Saturday, July 30, 2005

50 years ago: The Platters chart with “Only You”

Only You (And You Alone)

The Platters

Writer(s): Ande Rand, Buck Ram (see lyrics here)

First Charted: July 30, 1955

Peak: 5 US, 3 CB, 4 HR, 17 RB, 5 UK, 19 AU, 2 DF (Click for codes to charts.)

Sales (in millions): 1.0 US, -- UK, 1.0 world (includes US + UK)

Airplay/Streaming (in millions): 6.0 radio, 90.18 video, 122.62 streaming


Click on award for more details.

About the Song:

Buck Ram signed the Platters and managed them, but was primarily a songwriter. His first big success was with “I’ll Be Home for Christmas,” which was a hit for Bing Crosby. AH He wrote “Only You” originally with the Ink Spots in mind, but they never recorded it. He stuck the sheet music in a box where his assistant, Jean Bennett, later discovered it. Ram said the song was rubbish, but she put it on top of his piano where the Platters’ lead singer Tony Williams found it and insisted they record it. AH

They recorded this song in 1954 for Federal Records, but it wasn’t released. When the doo-wop group moved to Mercury Records in 1955, they re-recorded it and scored a hit when it was released in May. It went to #1 on the Billboard R&B chart and hit #5 on the pop chart. Their “deliciously smooth, rich vocal textures on ‘Only You’ owed something to swing-era outfits like the Mills Brothers and the Ink Spots but it made them the first black combo of the rhythm & blues years to earn mainstream success” TB with a song that “was neither a jump tune or some kind of novelty.” DM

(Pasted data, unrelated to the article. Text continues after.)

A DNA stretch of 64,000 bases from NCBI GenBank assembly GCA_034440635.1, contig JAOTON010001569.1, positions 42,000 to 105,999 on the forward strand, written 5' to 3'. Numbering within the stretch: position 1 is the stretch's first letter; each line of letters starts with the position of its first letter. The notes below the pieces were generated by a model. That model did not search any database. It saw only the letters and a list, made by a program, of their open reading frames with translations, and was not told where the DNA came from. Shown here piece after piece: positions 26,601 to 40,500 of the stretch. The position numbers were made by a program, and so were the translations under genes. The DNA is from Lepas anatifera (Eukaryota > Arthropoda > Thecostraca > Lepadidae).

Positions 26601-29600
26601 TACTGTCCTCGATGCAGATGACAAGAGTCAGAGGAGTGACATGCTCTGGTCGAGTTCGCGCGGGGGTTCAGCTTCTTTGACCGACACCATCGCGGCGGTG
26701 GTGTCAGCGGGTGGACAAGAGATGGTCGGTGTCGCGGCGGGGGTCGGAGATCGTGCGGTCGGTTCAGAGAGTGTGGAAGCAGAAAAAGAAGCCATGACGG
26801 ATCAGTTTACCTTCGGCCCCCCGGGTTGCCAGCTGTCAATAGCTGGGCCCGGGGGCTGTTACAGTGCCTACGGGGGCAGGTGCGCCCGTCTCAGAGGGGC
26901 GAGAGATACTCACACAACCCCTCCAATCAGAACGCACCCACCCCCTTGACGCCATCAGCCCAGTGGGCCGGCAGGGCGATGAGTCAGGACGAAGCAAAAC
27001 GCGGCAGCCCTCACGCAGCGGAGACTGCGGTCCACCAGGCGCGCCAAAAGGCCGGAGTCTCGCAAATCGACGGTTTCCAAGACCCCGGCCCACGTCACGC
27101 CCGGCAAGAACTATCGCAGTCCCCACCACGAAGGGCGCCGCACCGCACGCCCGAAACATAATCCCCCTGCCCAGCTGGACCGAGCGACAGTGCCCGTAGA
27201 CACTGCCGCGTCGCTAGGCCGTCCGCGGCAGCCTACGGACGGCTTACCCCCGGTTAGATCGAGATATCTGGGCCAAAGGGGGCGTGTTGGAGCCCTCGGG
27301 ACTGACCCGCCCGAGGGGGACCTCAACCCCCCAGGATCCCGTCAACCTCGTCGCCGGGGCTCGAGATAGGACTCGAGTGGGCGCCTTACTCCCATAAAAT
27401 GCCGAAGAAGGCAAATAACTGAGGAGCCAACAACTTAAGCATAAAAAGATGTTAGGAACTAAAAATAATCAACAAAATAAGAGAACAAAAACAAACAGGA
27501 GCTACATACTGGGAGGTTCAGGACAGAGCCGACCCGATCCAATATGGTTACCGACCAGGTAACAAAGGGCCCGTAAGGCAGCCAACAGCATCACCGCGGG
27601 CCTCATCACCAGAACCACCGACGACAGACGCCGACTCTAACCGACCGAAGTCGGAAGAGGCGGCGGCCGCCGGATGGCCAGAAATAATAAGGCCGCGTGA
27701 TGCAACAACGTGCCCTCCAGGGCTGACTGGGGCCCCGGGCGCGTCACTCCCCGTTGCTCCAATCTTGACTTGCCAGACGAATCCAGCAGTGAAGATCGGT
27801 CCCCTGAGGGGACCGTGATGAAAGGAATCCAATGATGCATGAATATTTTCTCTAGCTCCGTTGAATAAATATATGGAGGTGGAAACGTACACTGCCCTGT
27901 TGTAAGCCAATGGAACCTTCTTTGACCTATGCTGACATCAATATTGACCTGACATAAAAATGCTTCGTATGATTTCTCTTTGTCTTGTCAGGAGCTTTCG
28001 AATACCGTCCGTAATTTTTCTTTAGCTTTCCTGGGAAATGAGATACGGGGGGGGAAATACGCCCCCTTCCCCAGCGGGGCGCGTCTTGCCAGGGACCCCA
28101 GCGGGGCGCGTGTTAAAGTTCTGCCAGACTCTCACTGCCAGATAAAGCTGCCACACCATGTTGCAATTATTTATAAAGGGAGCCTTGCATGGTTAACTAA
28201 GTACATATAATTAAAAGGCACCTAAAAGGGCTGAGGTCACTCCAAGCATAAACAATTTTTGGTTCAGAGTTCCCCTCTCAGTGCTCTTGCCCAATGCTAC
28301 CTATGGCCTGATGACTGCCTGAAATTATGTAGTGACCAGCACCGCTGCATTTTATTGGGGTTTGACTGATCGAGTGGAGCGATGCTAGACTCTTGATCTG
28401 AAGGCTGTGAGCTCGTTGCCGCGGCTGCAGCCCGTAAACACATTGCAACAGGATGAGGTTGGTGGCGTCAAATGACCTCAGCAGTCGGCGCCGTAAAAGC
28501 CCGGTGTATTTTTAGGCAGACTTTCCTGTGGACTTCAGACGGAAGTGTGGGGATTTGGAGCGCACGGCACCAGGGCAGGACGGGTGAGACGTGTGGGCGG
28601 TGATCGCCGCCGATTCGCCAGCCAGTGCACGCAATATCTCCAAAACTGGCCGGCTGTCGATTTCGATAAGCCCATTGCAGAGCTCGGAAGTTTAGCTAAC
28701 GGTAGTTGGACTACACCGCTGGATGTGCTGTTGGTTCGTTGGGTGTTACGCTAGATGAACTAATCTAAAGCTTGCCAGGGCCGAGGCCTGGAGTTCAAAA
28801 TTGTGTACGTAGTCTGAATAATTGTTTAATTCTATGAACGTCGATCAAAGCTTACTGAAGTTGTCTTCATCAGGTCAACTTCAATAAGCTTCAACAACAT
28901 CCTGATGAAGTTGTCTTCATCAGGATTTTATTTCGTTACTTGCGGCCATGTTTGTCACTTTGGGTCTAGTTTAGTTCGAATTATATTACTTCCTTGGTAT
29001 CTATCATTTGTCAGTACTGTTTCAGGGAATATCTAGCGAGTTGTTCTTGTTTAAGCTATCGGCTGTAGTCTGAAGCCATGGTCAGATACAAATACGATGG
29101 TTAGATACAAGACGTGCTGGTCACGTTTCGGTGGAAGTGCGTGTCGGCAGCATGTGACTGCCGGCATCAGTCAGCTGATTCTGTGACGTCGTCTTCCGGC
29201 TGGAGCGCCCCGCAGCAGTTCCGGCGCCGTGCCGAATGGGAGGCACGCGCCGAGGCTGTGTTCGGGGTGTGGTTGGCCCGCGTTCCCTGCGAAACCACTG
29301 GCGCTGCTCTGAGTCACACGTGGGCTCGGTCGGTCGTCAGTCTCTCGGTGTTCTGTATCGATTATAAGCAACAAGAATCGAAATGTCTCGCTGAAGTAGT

Herb Reed, the bass singer, said the group “tried it so many times, and it was terrible. One time we were rehearsing in the car…and the car jerked. Tony went ‘O-oHHHH-nly you.’ We laughed at first, but when he sang that song—that was the sign we had hit on something.” WK Ram, however, had a different take. He said Williams’ voice broke in rehearsal but they kept the effect on the recording. WK

The Hilltoppers also recorded the song in 1955, reaching #8 on the U.S. charts and #3 in the UK. In 1959, Franck Pourcel took an instrumental version of the song to #9 on the Billboard Hot 100. Ringo Starr recorded it in 1974 and took it to #6. Harry Connick Jr., Brenda Lee, Little Richard, Reba McEntire, Roy Orbison, Carl Perkins, and the Statler Brothers also recorded versions. WK


First posted 3/13/2021; last updated 3/24/2023.

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